One of my promises is not to constantly “sell” you my books on my blog. I like to spotlight other authors, and I have a few queued up to tell you all about, but I like to be about variety. So this week, I bring you non-fiction.
Anyone who knows me understands my love for medicine. I have a passion for science. This week, I’m going to tell you all about my nerdy and strange fascination with pharmaceuticals. Go ahead, laugh. Tell me I’m crazy. I’ve heard it all before. I’m probably accused of being a shill for Big Pharma. If this shill thing is real, though, someone please tell me how to become one! I could use the money. (Pfizer? Merck? Novartis? Anyone?)
No takers? Damn.
Well, back to my fascination, then.
I think it all started when I was a young woman and a pharmacist saved my life. It wasn’t anything terribly dramatic, but it could have been. The pharmacist caught a potential life-threatening drug interaction, told me to wait, and then called my doctor. He got an answer right away (because that was one hell of an organized office), and found me an alternative drug to take. When I asked him what that was all about, he stopped everything he was doing and showed me exactly what happens chemically between the drug I was currently taking and the Rx I needed, and explained that I could have had sudden cardiac arrest.
He treated me like a peer, did not speak down to me, and made sure I understood to not ever take that one med while I was on the other one. Sadly, I don’t recall his name, but I know he saved my life.
Fast-forward about 20 years, and here I am, fascinated by chemistry, biochem, and human biology. People tell me I should go to med school or become a pharmacist, but I prefer to write.
One day I was searching on how to properly pronounce “metoprolol” because I had heard it two ways. Well, I like to pronounce things correctly, so I looked at google, and that’s when I found the coolest pharmacist ever.
His YouTube channel is Tony PharmD, and he is a teacher. He teaches Pharmacy Technicians, and I like to imagine all of his Pharm Techs graduate at the top of their classes. Because his videos are informative and they keep one’s attention, I can only think that his classes must actually be a lot of fun.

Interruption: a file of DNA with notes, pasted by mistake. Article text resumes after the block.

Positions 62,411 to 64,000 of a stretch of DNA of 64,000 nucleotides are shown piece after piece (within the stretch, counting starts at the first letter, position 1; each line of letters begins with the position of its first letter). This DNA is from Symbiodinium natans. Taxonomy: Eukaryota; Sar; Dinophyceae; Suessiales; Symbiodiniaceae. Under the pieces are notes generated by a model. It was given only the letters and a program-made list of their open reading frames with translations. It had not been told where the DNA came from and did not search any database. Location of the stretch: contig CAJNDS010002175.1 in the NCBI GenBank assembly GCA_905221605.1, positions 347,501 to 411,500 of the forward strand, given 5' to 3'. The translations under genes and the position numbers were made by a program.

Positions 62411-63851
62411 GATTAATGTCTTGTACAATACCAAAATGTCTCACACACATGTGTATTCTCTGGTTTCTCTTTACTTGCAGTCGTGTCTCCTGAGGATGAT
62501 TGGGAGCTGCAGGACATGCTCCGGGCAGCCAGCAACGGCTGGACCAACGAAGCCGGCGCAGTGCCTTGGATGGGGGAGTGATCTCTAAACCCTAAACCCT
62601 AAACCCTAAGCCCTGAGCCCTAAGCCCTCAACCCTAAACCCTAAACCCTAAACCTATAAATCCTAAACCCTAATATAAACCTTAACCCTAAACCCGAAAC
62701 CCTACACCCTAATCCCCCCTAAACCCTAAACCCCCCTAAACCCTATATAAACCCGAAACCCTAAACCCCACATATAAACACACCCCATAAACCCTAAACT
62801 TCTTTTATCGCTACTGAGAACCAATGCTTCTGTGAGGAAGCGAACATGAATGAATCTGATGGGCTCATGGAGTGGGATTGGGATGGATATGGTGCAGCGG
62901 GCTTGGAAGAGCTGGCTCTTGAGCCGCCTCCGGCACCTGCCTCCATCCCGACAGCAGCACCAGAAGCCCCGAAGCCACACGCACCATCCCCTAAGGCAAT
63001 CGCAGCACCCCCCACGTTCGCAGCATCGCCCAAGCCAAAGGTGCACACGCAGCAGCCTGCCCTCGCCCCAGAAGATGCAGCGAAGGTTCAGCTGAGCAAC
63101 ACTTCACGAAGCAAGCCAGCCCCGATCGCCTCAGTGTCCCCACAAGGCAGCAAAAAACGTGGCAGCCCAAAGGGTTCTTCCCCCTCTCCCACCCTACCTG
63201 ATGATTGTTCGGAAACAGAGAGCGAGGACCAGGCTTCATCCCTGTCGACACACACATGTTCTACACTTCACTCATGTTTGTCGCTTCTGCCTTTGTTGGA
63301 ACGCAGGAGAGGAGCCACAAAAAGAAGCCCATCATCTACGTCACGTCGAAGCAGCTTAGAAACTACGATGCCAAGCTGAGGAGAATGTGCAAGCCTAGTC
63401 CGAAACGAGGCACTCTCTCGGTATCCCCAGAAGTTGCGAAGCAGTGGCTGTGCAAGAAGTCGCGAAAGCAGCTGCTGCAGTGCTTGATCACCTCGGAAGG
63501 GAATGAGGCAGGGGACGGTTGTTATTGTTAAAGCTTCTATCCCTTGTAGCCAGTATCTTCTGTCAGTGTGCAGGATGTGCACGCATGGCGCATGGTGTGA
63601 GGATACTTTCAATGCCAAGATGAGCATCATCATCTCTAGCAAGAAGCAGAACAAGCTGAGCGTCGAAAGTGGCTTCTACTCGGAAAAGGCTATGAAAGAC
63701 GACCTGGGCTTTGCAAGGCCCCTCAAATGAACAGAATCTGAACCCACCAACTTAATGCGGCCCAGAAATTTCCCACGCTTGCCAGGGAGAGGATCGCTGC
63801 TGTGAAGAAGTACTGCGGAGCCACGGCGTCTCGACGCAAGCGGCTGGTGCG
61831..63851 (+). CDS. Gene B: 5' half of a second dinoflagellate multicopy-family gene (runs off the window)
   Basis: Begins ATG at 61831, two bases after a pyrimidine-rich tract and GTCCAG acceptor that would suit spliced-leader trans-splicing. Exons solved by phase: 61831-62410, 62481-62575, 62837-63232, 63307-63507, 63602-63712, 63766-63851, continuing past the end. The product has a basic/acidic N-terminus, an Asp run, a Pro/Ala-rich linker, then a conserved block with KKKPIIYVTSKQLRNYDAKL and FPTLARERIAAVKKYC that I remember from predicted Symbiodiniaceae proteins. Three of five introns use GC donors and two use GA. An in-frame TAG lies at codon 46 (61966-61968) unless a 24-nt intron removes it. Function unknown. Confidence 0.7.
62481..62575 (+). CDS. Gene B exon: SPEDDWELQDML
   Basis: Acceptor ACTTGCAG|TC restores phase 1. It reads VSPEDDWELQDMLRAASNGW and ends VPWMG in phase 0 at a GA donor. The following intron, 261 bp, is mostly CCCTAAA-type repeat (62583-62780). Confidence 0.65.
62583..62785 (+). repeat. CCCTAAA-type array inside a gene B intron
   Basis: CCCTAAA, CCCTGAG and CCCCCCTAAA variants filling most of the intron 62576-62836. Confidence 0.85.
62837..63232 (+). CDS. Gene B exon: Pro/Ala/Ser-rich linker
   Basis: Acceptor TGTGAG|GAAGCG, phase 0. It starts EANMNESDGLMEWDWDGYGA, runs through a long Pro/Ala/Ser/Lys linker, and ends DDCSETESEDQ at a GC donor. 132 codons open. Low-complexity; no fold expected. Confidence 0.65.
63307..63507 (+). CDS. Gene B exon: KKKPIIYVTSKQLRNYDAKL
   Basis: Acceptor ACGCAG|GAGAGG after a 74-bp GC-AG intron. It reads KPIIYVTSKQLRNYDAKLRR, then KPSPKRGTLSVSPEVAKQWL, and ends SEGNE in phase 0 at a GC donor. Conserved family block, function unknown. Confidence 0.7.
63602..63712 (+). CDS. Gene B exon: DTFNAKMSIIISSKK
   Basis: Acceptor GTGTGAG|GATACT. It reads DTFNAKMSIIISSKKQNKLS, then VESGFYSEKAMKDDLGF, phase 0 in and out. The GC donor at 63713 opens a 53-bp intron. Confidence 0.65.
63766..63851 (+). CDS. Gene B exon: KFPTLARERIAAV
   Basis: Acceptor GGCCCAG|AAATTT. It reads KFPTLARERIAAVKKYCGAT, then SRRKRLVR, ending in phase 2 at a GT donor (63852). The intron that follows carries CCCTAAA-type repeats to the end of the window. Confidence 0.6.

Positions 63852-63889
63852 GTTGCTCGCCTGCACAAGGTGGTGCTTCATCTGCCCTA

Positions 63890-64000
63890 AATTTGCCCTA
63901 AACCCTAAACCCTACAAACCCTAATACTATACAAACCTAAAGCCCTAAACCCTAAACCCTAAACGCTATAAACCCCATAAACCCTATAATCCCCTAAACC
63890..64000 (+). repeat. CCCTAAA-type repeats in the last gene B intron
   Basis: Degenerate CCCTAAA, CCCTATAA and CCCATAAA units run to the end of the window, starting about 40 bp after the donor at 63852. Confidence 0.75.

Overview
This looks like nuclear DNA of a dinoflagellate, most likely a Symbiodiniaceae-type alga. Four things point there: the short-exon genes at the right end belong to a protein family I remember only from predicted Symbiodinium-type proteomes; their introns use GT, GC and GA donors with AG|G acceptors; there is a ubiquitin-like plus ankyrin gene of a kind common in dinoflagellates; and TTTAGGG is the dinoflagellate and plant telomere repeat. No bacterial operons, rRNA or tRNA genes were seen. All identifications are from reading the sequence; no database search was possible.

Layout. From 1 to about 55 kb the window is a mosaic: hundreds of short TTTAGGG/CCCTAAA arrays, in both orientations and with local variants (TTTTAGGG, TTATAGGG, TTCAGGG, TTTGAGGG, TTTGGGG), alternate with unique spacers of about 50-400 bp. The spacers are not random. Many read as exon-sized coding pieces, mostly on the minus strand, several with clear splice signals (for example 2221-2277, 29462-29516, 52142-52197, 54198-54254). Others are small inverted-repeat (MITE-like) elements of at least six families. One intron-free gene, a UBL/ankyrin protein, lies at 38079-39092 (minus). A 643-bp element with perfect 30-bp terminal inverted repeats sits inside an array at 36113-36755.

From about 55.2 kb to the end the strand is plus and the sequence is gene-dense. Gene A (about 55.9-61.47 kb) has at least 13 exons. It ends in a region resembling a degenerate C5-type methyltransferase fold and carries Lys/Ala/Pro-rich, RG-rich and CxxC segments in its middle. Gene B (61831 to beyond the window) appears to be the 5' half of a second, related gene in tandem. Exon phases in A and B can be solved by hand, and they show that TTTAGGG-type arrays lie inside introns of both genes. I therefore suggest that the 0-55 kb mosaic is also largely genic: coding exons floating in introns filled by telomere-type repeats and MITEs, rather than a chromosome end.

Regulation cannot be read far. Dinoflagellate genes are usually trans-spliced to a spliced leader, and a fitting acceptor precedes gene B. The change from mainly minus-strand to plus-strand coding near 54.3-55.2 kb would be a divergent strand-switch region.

So I subscribed right away to his channel and I have not been disappointed.
Recently, Dr. Guerra (he has his doctorate in Pharmacology) posted about some books he’d written. Of course, now I’m drooling. Books? Books that can teach me? I love learning. There are two: Memorizing Pharmacology, and How to Pronounce Drug Names. If you are a student of pharmacy, whether you’re a tech or going for your doctorate, get them both. They will help you, especially if you struggle with chemistry.
Tony was kind enough to let me have a code for a copy of How to Pronounce Drug Names. I have finally made it all the way through the six-hour audio-book, and I have to say, it’s tempting me a great deal to go to school to become a pharmacist. I’m looking forward to listening to Memorizing Pharmacology–that one is seven hours and sixteen minutes long, so I’ll have to devote my evenings to that one soon when I’m not editing.
For any student who has English as a second language, has difficulties with pronunciation, and/or who struggles with chemistry, I believe they will find How to Pronounce Drug Names helpful in their studies. If you aren’t a student and just a nerd like me who likes to pronounce things correctly (it’s “lore-at-a-deen,” not “lore-at-a-dine”), you’ll enjoy it, too.
I especially enjoyed Tony’s choice of Ann M. Richardson as a narrator. Her voice is as smooth as silk. I thought she was a computer, at first. She keeps your attention with succinct pronunciation, although the anecdotes don’t carry much emotion. You have to watch Tony’s videos first and then listen to How to Pronounce Drug Names second to get a feel for the anecdotes in the introduction. But overall, that’s a minor shortcoming to Richardson’s reading, because it’s an educational piece and it’s more important to focus on learning than pure entertainment.
This is an excellent supplement to learning, but it can be useful for anyone. One copy is only $19.95, too, so it’s not even expensive, either–you get 6+ hours of learning out of it, and that’s worth the price.
Happy reading, or in this case, happy listening!
There will be more reviews to come, and a return of The Psych Writer is soon. In the meantime, follow Anne on Twitter and Facebook. It’s always a learning experience.